How could any sane parent have gone along with this? That’s an obvious question, and one’s initial response is to say: It’s enraging, and unforgivable, that the parents allowed any of this to happen. They are certainly to blame. But without letting them off the hook (and I don’t), “Leaving Neverland” captures how the parents found themselves under the spell, and the Mob-like pushiness, of Michael’s celebrity. They thought he was creating opportunities for their children that might otherwise be taken away. And once inside their homes, he seemed the soul of gentleness. So they pulled the wool over their own eyes and enabled him.
What happened behind those closed bedroom doors was hideous and criminal. But Robson and Safechuck describe, with great intimacy, the way it happened, and their feelings about it as kids, and that’s part of the the revelation of “Leaving Neverland.” These children felt close to Michael Jackson, and to use their own words they felt a kind of love for him; they wanted to do what it took to please him. The movie captures one of the towering evils of child sexual abuse: that the victims may not experience it, at the time, as “wrong.” They are children who’ve been raised to please adults — and Michael Jackson wasn’t just any adult. The movie captures how he began to crowd out the boys’ parents, and to effectively replace them. That’s how devious he was.
The sexual activities are described with unnerving candor, and one’s inevitable response is to recoil in horror at Michael Jackson’s predatory sickness. He was a serial pedophile who came on as a protector of children. At the center of the movie, though, is a fact that will remain (for some) controversial: that both Robson and Safechuck testified, during Jackson’s first criminal trial for child sexual abuse, that he was innocent — that he’d never done a thing to them that was inappropriate.
The movie explains, quite believably, how this happened. Jackson, during the years of abuse (for Robson, it was from the ages of 7 to 14), would tell the two boys, repeatedly, that they couldn’t reveal any of what went on; if they did, Michael said, both he and the boys would go to jail for life. He struck a note of primal terror and diseased loyalty in them, so that they felt they couldn’t reveal it. The boys lied to their parents, to their future wives, and to the courtroom. But far from “poking a hole” in their story, “Leaving Neverland” reveals that this level of denial at all costs is, in fact, an intrinsic element of the horror of child sexual abuse. It always starts off as a terrible secret, and quite often remains so. The compulsion to cover it up — out of fear or shame, or both — is part of the insidious nature of it.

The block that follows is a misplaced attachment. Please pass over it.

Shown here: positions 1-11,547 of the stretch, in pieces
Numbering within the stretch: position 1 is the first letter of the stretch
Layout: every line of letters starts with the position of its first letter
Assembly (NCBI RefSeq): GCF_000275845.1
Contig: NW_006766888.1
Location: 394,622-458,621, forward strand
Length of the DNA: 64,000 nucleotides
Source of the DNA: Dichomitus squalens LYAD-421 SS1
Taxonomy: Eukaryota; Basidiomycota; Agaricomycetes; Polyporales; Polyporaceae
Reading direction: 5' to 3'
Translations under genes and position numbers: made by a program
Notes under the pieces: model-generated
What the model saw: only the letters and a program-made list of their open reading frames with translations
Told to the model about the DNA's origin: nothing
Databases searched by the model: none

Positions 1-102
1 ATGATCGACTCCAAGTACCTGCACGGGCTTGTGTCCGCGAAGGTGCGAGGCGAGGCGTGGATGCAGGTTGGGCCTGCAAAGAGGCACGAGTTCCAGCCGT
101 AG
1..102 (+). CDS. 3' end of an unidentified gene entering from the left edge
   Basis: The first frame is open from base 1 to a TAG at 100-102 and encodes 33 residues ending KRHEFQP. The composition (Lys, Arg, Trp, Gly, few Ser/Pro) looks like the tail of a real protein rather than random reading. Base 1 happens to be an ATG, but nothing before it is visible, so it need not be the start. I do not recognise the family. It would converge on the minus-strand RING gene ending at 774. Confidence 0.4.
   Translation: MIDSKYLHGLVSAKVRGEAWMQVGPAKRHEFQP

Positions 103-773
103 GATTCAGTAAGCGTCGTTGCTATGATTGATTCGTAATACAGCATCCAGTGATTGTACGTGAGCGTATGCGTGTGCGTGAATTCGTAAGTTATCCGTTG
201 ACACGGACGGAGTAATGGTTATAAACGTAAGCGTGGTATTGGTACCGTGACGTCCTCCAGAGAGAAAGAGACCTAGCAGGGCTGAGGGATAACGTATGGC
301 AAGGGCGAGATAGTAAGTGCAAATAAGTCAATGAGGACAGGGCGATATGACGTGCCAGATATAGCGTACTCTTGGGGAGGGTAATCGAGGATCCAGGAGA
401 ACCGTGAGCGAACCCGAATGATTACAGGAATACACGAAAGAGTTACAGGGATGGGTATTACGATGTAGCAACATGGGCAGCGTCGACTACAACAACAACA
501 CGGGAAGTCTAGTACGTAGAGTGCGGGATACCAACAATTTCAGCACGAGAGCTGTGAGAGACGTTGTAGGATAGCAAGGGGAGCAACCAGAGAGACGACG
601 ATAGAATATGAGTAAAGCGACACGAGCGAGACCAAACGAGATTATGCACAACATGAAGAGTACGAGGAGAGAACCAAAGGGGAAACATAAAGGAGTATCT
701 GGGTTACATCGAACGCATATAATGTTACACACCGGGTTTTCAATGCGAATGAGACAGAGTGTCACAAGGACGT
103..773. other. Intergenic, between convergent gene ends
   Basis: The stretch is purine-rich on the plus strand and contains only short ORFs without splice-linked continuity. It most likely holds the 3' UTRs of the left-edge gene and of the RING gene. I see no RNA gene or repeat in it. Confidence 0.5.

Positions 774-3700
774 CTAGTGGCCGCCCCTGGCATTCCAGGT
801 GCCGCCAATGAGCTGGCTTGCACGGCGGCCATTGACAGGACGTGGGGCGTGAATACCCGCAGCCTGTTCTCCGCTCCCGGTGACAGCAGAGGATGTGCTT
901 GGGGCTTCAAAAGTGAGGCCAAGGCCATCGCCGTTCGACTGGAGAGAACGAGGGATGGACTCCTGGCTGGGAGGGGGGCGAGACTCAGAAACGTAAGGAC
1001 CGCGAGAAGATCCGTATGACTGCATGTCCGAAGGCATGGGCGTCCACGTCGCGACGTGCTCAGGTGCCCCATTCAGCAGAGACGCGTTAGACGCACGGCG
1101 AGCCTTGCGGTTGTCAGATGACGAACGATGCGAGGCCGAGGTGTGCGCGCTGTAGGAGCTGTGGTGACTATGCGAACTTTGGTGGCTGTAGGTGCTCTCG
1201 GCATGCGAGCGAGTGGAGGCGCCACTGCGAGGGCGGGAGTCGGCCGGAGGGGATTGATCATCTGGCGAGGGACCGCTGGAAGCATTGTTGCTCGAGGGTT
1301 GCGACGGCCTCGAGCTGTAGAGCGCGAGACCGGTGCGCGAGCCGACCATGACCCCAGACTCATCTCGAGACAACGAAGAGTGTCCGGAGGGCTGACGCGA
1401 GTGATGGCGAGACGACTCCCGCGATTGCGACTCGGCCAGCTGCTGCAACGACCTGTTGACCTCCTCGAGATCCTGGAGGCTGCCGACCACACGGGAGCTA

The second half of “Leaving Neverland” is mostly devoted to how Robson and Safechuck got in touch with their trauma and began to recover from it, something that only happened after Jackson’s death. It’s an essential part of the story, and part of why this is an important film. Yet there’s one element of “Leaving Neverland” that remains largely unexamined: what was going on in Michael Jackson himself. It leaves us to speculate as to what it was that made him a predator. That said, it’s hard to escape the feeling that his untimely death, which resulted from his use of a sleep anaesthetic he was warned could kill him, may have grown out of the years he spent as an abuser. The way he died — so reckless, so unnecessary — counts as an unconscious act of self-destruction. It may be the one true expression of the guilt he couldn’t let himself feel.